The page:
By now, we’ve all heard about “smarketing” — the portmanteau coined by HubSpot and lauded by analysts as the next secret ingredient to business success.
If you’re in B2B sales or marketing, you might find the term a little reductive: you can’t simply distill separate 100-year-old business units into some new-age guild. They have different responsibilities, different tactics, different skillsets.
But that’s not what smarketing is about; it’s about strategic alignment between sales and marketing teams, for the purpose of driving revenue. Despite being a buzzword, it’s highly relevant in the B2B world, where 58 percent of companies have poor operational alignment. If you’re having a hard time generating and closing qualified leads, listen up.
What Does Smarketing Really Mean?
Inasmuch as the term folds two separate words into one, smarketing is a little deceptive. It’s not implying that your marketing and sales teams should dissolve boundaries and become one integrated unit, like the example below, in which a beaver playing a guitar and a duck playing a keyboard merge to form a platypus playing a keytar:
Although the power of this analogy is hard to contest, sales and marketing will always retain their unique positions in the company; they will always be distinct business units. Strategic alignment is more concerned with giving both teams a singularity of purpose and the ability to collaborate through open communication, shared data, and shared deliverables.
Core components of sales and marketing alignment include:
- Shared definitions: Both teams use a common language for the sales cycle and agree on key terms, especially those that relate to lead qualification (MQL, SQL, SAL, Opportunity, etc.).
- Shared goals and pipeline: Sales and marketing manage the buyer’s journey in different stages but as a single, continuous pipeline. As such, they share common goals (conversions, revenue, customer loyalty, and advocacy).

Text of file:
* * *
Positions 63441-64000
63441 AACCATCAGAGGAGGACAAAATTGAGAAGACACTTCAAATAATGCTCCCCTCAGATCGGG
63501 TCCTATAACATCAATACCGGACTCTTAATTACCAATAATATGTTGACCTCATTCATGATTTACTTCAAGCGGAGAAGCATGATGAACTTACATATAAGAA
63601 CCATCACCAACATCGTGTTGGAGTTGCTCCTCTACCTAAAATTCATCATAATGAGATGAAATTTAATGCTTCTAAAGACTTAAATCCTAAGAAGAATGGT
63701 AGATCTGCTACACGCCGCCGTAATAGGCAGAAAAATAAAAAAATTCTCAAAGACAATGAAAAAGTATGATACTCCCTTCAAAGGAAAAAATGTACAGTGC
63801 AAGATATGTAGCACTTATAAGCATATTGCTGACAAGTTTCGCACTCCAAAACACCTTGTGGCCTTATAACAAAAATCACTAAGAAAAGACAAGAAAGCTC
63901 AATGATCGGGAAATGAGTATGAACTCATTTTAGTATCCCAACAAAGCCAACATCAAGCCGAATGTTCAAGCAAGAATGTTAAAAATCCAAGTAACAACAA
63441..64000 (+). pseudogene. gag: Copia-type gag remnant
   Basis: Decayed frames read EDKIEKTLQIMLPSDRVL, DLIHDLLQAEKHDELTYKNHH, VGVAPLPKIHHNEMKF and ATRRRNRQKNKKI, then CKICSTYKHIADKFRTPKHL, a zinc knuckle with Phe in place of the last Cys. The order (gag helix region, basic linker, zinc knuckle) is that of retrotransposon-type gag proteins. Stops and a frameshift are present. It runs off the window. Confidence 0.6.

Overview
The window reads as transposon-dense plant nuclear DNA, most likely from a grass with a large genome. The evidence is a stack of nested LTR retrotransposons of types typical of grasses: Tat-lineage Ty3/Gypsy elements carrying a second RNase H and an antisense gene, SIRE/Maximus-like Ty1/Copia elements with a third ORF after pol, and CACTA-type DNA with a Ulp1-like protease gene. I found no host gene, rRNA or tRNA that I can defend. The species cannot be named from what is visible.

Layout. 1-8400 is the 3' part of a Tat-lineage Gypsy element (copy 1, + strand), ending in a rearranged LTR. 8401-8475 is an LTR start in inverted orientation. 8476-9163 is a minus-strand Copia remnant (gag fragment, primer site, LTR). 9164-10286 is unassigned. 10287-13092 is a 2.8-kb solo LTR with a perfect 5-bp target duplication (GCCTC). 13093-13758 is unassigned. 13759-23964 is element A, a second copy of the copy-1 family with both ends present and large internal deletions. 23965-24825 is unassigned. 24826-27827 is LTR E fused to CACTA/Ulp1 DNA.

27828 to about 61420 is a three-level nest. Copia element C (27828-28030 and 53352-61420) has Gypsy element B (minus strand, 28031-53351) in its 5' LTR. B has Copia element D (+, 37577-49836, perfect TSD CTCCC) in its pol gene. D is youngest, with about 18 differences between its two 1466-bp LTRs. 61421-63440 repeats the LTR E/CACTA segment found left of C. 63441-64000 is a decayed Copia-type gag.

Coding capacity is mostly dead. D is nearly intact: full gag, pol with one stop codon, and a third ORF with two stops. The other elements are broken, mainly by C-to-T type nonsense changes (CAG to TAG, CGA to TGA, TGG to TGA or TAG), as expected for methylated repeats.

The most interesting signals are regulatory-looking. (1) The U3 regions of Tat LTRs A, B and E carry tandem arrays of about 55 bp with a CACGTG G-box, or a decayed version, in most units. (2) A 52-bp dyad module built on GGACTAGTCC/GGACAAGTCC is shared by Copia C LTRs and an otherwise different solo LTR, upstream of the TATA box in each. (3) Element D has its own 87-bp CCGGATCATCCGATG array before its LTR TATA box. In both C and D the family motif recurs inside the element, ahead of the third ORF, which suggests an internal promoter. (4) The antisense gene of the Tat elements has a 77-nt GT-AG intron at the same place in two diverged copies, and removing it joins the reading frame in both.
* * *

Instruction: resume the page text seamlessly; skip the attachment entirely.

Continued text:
- A service-level agreement: A formal agreement holds each team accountable to a measurable standard of performance. E.g., marketing must deliver X qualified leads per quarter; sales must follow-up on all MQLs within 3-5 business days and report results back to marketing.
- Open communication: Sales and marketing hold regular meetings together to assess program effectiveness. An open feedback loop lets sales review lead quality and helps marketers adjust strategy, as necessary.
- Systems integration: Bi-directional data flow between a CRM and marketing automation platform is critical. Sales reps can access valuable lead data, and marketers can track conversion rates after delivery.
How Strategic Alignment Improves Lead Quality
That’s all well and good, but what’s the payoff? Is it that your marketers and salespeople get to eat biscuits together?
And in the B2B context, it’s not even about raking in more leads (although that certainly wouldn’t be a bad thing). The aim of sales and marketing alignment is to increase the lead quality. You might find that the volume of MQLs (marketing qualified leads) being passed to sales actually decreases a little, but the percentage of leads that are truly ready for a sales conversation will rise — and so will revenue.
Here are six ways you’ll see this happen:
1. A Mutual Understanding of Lead Qualification